Time was when director Taylor Hackford's name appeared above the title of a film, where it would attract as many moviegoers as the names of the stars. His name still counts for a lot -- he is, after all, the twice-elected president of the Directors Guild of America -- but it does not appear above the title of his latest movie, Parker, starring Jason Statham and Jennifer Lopez. Perhaps by intent. Just as well. The often-praised director of Officer and a Gentleman and Ray is taking it on the chin from some critics. Joe Morgenstern in the Wall Street Journal speaks of Hackford's brute-force direction and concludes that the movie sets a tin standard for crime thrillers. Elizabeth Weitzman writes in the New York Daily News, It seems clear that Hackford wanted to knock out a quick moneymaker, something that would not require much energy, but might allow everyone to pick up a nice tan. (Much of it is filmed in Miami Beach.) Lou Lumenick in the New York Post does allow that Hackford handles the first half tough and taut, but lets things go ridiculous and slack. And Adam Graham in the Detroit News remarks that Hackford just spins his wheels. A.O. Scott in the New York Times writes a kind of tongue-in-cheek review of the movie, in which he remarks that Hackford brings honor to the first syllable of his last name. He explains: I mean that as a compliment; it takes one to know one. And sometimes -- especially in the epically dreary cinematic month of January -- the pleasures of craft can be more satisfying than the challenges of art.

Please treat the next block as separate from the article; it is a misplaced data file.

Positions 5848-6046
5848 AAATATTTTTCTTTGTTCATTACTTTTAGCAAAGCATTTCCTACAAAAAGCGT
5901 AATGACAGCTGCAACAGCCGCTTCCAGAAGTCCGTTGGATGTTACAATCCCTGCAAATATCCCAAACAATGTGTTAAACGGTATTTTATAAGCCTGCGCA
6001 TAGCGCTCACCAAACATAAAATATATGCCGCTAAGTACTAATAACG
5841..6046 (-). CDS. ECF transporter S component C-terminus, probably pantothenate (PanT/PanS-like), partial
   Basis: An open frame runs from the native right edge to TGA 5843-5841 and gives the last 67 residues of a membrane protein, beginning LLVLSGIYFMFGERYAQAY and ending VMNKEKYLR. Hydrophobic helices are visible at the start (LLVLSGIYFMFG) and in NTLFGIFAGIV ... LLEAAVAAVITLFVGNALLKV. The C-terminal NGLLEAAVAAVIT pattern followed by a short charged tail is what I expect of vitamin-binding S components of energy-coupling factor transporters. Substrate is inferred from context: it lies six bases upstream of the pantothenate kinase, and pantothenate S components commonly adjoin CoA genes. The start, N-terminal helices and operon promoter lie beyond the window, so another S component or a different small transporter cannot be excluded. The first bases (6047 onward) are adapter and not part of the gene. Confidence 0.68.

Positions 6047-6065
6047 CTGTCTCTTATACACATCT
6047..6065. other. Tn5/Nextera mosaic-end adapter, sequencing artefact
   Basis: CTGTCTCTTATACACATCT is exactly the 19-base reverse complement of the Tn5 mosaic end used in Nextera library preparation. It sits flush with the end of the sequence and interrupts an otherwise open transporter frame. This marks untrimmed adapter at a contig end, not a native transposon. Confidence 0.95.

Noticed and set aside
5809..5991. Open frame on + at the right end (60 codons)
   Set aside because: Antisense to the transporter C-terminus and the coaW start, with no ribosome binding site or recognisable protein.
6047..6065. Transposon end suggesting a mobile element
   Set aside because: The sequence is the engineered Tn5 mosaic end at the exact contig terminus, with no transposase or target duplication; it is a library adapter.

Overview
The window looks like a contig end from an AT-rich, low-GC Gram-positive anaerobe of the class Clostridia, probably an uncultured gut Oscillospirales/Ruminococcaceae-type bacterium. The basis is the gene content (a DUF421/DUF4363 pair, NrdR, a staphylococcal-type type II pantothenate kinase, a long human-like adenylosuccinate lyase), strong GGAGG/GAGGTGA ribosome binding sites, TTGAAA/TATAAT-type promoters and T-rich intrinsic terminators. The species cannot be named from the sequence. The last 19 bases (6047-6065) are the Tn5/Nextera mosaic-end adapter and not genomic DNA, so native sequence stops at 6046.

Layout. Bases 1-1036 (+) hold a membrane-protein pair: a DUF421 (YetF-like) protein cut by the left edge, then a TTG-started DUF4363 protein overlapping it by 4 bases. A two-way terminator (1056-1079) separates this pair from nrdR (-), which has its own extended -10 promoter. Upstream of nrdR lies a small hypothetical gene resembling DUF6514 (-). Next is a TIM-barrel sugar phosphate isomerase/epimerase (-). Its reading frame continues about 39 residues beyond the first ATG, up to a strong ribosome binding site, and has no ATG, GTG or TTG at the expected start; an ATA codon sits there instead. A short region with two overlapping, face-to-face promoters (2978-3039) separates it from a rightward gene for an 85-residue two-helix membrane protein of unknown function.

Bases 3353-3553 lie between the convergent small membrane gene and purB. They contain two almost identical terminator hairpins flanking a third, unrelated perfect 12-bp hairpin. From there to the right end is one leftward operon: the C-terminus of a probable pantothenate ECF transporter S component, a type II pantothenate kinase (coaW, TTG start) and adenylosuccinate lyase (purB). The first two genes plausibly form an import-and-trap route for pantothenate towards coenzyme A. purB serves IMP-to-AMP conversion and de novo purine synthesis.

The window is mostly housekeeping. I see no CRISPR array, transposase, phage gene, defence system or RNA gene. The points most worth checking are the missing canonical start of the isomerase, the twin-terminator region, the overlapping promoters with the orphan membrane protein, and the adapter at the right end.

Many ticket-holders couldn't get into the O2 Arena show on Tuesday night (September 19th) because they didn't bring photo ID to match their booking.
An album re-release, a new song and a documentary mark the singer's legacy this year.
The film will be the first in the Marvel Cinematic Universe led by a person of colour.
The actor plays the titular hero in the forthcoming adaptation.